As one may imagine, we've had a range of responses to E's Down Syndrome. Heck, T & I have have range of responses. As mentioned in our Family FAQ (see sidebar), the hardest part of telling people is that we never know what type of response we'll receive. By far and large, responses have been amazingly supportive, encouraging, and reassuring. Occasionally, though, we've encountered responses that we hope come from a lack of understanding or knowledge. As neither of our families have ever had a family member (to our knowledge) with DS or other birth defect, there hasn't been an opportunity to know the full range of abilities that these kids have.
The responses that are the hardest, are those when the respondent hopes for a miracle or for prayers that the DS will not be part of our lives. My visceral, mama bear response is indignation to the perceived insensitivity that chromosomal abnormalities are fixable. It's also the equivalent of the "I-can-say-what-I-want-about-my-family-member-but-woe-to outsiders-who-attack-them" response. Appreciating the prayers of those who are praying for us to have strength and grace to meet any demands, I try for understanding and recognize that the intent is for us, their loved ones, to be spared any heartache and distress. There's also a part of that tries for understanding because the responses are not anything that I haven't thought myself. E's DS is not something that we would have picked, and in my ignorance, I intellectually know that our lives will still be rich, but there's still fear of the unknown.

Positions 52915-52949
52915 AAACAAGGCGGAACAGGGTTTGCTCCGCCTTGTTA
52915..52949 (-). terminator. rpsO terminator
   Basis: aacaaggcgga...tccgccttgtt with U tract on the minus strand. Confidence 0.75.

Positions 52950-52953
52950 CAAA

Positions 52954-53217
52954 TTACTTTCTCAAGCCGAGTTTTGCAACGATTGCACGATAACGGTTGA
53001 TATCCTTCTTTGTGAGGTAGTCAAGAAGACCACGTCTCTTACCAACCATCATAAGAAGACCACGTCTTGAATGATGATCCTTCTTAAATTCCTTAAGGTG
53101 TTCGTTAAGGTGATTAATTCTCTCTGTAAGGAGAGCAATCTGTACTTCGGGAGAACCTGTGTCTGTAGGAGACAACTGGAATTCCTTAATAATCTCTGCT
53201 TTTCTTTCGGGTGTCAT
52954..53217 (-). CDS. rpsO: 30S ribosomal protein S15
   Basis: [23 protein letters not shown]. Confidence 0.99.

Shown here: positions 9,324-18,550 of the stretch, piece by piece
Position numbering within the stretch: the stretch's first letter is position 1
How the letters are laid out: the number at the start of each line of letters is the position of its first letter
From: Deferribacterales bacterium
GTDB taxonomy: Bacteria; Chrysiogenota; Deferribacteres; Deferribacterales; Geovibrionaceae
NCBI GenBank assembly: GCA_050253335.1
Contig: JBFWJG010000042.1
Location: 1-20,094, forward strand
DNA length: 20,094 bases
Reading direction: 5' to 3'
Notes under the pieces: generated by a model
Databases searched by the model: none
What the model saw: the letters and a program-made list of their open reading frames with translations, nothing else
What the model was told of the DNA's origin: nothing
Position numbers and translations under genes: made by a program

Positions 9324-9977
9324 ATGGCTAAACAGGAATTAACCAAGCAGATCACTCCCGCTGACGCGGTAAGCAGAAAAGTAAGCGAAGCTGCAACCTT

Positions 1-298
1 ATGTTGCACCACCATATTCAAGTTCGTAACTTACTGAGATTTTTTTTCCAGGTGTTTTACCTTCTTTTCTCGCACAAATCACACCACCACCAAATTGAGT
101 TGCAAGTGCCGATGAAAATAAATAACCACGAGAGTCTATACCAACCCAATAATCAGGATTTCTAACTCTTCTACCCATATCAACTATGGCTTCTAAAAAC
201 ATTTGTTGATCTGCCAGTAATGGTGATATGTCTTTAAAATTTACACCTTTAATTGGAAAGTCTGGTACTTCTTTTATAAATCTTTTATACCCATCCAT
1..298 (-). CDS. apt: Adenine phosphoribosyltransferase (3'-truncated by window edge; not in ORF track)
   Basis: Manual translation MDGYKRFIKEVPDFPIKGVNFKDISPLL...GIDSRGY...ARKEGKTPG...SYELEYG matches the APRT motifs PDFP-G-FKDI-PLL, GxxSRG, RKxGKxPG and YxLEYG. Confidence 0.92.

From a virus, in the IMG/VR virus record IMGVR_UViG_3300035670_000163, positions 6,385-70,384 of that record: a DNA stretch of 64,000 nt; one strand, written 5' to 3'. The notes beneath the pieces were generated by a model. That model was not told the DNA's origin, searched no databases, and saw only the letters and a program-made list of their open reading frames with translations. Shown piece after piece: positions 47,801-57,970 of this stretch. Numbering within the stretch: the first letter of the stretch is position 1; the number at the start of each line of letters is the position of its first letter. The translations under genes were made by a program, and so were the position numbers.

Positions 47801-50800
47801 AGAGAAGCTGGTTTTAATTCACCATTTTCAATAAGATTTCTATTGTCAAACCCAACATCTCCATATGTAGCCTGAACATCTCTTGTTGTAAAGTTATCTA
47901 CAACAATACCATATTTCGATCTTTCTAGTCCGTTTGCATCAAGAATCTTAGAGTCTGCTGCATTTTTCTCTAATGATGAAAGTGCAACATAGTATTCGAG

I've been thinking about this conflicting or dichotomy of my responses. It struck me the other day, that perhaps when people hope for the miracle that E is "fixed," that they're missing the point. Perhaps the true miracle is that T & I will be changed because of this experience. This, I think is what the real miracle will be.